The deal to bring water from Hetch Hetchy Valley in Yosemite National Park to San Francisco has been a tremendous boon for the municipality for more than a century. The same cannot necessarily be said for the National Park Service. In fact, in 2018, the agency proposed moving its Pacific West Regional Office out of San Francisco in an attempt to save money on rent and salaries.
The existential debate over whether the valley should be dammed has largely overshadowed any discussion of San Francisco paying fair compensation for the benefits it receives from the resource. The city profits as the sole user of the valley, which provides its municipal water supply. Because gravity does the work, no pumping is required to deliver the water to San Francisco. The properties of the valley make the water so pure that the city does not need to use expensive treatment. San Francisco credits Hetch Hetchy with enabling it to make a $678 million transfer to its general fund from 1978-2001 and providing $151 million of cash-funded streetlights, city-owned solar panels, and similar energy investments.
While San Francisco is using the proceeds of Hetch Hetchy to invest in green infrastructure and streetlights, Yosemite struggles to maintain its roads, treat the wastewater from its visitors, and repair its bridges, buildings, and trails. One of three methods could be used to update the lease between the city and the park and find a more equitable arrangement.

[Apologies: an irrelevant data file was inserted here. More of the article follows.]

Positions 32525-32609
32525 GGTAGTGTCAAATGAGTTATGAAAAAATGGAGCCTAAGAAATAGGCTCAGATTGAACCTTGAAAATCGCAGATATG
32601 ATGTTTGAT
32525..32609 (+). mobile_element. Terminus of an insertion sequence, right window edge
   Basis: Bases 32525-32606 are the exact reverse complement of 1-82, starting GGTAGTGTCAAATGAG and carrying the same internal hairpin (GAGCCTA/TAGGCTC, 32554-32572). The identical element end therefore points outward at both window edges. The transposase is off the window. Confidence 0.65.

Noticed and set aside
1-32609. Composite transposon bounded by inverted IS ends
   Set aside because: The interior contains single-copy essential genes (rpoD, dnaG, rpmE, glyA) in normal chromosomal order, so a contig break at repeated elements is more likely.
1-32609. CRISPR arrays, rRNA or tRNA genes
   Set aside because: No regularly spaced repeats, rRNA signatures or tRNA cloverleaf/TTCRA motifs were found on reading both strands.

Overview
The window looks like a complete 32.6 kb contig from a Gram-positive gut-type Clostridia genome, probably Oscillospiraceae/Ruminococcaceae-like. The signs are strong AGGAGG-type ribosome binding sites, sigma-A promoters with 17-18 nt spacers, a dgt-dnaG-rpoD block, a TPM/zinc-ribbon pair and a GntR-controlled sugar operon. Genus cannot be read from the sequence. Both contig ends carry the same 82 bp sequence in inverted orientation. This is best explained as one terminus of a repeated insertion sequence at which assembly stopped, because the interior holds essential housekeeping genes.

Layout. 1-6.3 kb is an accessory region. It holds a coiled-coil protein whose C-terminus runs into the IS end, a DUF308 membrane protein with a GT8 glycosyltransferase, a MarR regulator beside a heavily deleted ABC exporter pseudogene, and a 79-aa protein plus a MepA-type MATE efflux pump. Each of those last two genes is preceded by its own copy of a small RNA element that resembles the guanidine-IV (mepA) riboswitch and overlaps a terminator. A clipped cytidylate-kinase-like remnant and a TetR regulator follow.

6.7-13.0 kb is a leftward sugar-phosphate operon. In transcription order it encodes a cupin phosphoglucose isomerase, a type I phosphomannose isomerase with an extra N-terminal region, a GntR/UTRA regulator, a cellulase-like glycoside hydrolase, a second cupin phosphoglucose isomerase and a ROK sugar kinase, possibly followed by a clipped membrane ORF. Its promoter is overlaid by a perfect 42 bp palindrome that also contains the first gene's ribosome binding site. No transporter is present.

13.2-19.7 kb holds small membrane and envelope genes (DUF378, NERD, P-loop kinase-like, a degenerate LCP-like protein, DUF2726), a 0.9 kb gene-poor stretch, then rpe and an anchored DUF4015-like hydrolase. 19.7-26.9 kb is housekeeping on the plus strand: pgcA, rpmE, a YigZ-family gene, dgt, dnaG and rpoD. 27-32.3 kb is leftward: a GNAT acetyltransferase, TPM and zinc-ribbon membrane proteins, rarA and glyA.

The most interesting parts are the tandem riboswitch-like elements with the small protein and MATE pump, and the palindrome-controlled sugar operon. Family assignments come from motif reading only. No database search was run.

Method 1: Adjust for inflation.
The simplest of the three proposed methods is to adjust the lease price for inflation. The 1913 fee of $30,000 is equal to approximately $800,000 in 2020 dollars. While this method captures the change in value of the dollar—$30,000 was worth a lot more in 1913 than it is today—it fails to account for the change in value of the valley.
Method 2: Treat San Francisco as a concessioner.
Private companies that offer services to national park visitors that parks do not provide directly are known as concessioners. Concessioners typically pay a franchise fee, which is calculated as a percentage of their gross revenue. While San Francisco may not meet the traditional definition of a concessioner, the model presents a framework to estimate a portion of revenues from the city’s Hetch Hetchy water and power sales that could be used to support Yosemite.
Concessioner franchise fees usually vary from as low as 3 percent to as high as 12 percent. Data from existing Yosemite concessioner contracts and the San Francisco Public Utilities Commission, therefore, can be used to estimate revenues for Yosemite National Park if the city’s Hetch Hetchy-derived revenues were treated as concessions revenue.